Bishop Hendricken High School will celebrate its milestone 40th annual Fashion Show on April 10 with fashion, prizes, food and some blasts from the past.
Held at Rhodes on the Pawtuxet, the fashion show is one of the school’s largest fundraisers, bringing in roughly $20,000 each year to support the school. Tickets are $45 each and can be purchased in advance.
The Bishop Hendricken Parents Council organizes the show each year, and this year’s co-chairs are Jennifer Silvio, Lori Lepizzera and Carol Boesch.
“It builds community. It’s a lot of fun,” said Hendricken President John Jackson, commending the Parents Council for putting 100 percent toward the event year after year. “People genuinely have a good time doing it.”
To celebrate the fact that the show has been going on for 40 years, in addition to the traditional vendors, raffles and modeling by a select group of Hendricken seniors, there will be alumni from the past 40 years participating in the show, as well as former event chairs.
“Because it’s been 40 years, we really wanted to capture that,” explained Silvio. “For it to go on this long is something special and it’s their work that got it there.”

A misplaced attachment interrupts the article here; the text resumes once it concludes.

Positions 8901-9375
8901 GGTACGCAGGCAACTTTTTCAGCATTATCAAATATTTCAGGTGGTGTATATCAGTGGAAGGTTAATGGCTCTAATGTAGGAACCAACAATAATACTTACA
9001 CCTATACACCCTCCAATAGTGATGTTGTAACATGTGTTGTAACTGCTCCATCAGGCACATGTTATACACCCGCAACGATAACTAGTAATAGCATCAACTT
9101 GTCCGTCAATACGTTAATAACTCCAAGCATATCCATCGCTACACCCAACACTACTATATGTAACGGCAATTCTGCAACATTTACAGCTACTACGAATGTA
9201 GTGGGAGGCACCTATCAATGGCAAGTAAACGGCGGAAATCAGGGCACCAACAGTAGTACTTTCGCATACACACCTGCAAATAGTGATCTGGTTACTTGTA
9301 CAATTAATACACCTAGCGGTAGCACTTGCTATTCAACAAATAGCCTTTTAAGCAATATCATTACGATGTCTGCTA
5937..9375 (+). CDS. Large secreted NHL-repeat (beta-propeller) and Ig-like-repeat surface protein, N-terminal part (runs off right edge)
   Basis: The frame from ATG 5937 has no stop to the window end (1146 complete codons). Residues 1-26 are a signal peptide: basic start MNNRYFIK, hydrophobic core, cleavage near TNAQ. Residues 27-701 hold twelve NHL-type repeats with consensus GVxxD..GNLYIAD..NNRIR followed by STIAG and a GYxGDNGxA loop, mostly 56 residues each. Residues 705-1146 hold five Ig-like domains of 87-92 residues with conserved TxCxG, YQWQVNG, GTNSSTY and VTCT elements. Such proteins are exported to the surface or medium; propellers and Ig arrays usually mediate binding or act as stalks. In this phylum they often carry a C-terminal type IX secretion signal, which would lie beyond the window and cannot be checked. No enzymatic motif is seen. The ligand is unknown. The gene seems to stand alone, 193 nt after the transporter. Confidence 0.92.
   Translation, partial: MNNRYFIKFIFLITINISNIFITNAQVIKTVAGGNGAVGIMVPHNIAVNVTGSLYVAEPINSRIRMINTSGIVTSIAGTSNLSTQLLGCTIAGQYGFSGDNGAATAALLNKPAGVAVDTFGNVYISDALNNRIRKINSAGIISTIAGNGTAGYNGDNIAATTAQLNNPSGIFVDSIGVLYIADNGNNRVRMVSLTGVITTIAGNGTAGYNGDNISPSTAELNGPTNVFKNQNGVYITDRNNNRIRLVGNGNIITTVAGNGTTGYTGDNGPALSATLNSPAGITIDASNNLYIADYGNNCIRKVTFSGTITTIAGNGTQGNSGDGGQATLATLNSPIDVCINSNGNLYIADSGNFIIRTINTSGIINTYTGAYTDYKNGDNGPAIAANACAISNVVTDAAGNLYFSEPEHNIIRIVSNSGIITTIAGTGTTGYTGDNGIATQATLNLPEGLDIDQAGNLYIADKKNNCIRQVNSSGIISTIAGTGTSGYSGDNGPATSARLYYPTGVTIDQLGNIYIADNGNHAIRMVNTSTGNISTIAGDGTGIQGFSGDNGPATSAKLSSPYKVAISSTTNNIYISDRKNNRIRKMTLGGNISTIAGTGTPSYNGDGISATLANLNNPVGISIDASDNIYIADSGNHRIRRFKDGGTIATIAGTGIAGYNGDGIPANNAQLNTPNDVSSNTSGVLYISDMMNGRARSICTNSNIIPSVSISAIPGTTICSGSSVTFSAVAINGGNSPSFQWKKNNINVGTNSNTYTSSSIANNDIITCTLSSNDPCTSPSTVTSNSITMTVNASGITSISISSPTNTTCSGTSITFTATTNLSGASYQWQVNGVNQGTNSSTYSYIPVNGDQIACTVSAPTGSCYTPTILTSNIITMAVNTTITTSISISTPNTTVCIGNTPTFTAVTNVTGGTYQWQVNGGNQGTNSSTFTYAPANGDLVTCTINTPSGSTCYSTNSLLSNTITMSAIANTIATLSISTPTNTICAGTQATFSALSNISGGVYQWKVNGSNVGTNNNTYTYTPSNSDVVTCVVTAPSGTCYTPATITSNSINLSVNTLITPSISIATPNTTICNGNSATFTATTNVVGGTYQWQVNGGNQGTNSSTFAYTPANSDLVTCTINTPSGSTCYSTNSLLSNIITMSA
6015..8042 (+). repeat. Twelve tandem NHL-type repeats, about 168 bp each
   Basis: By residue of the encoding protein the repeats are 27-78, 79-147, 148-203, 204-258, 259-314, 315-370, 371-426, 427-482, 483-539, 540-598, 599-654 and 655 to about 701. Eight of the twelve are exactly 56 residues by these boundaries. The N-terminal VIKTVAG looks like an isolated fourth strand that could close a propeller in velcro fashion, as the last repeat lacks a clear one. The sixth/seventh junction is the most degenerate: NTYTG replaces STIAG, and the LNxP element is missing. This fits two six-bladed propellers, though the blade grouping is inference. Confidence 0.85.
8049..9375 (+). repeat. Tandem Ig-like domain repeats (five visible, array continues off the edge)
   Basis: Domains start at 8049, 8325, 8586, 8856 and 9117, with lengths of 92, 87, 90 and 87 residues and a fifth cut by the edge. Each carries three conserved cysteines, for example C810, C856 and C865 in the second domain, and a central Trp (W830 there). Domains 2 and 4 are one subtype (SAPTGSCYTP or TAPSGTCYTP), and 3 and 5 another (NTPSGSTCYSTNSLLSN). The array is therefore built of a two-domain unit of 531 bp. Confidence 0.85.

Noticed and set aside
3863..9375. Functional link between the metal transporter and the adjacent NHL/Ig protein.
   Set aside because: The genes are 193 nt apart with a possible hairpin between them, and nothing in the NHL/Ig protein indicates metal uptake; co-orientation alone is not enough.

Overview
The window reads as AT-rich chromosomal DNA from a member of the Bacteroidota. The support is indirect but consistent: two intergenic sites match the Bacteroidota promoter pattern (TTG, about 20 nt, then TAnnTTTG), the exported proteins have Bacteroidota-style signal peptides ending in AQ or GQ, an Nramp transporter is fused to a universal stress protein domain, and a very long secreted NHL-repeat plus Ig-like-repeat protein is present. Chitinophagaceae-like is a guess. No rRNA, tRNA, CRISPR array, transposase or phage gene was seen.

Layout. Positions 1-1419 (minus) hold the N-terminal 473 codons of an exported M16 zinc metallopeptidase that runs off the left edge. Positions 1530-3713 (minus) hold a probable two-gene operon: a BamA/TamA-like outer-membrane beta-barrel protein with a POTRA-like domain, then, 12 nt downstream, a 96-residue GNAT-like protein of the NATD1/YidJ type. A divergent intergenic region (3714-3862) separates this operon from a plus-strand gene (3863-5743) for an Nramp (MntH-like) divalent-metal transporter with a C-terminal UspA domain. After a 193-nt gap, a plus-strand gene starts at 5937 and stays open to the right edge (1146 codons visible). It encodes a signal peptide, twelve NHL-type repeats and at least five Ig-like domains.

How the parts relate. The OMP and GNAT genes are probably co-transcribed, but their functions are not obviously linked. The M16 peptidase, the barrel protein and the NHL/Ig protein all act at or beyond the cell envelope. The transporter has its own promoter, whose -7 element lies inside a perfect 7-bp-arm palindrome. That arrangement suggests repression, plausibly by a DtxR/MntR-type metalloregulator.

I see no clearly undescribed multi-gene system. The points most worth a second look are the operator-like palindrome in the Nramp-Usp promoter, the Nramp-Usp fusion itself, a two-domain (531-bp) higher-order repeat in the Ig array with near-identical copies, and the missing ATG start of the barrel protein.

Silvio added that they are still working to connect with alumni and former chairs who would like to participate in the show, and hopes they will reach out in the coming weeks by contacting the committee or Caren Cotoia, assistant business office manager at Hendricken and the Parents Council moderator.
The committee is also looking for pictures of past shows to create table centerpieces. The committee can be contacted at firstname.lastname@example.org, or Cotoia can be reached by calling the school at 739-3450 ex. 117.
When the show started in 1974, the school’s gym would be transformed into a fashion runway. But as it grew in popularity, the venue needed to change.
“This group cannot be contained,” said Silvio of the crowd that averages 700 women each year.
Silvio and Lepizzera are parents of juniors at Hendricken, but they have wanted to work on this event since before their sons were Hawks. They attended a show together with friends while their sons were in eighth grade and knew they wanted to run it. “I said we’re gonna chair this event in our junior year,” said Lepizzera.
“I love that it brought all those women together, almost 700 women in one place,” added Silvio.
The two said the event is a lot more than just a fun night out with the girls.
“It showcases the boys. We sat there and said this is going to be our boys,” said Lepizzera.
Jackson added that the event can often serve as a recruiting tool, getting the mothers who attend when their students are in the younger grades to see what a Hendricken education can do. “They see the Hendricken seniors and see how they have grown and matured over the years,” said Jackson. He added that as the seniors walk in the show, a biography of their many accomplishments and aspirations for the future is read, which is a great opportunity to showcase the students.
This year’s event will be no different, providing a platform to showcase the successes of some of the seniors and a fun night out for the women who attend.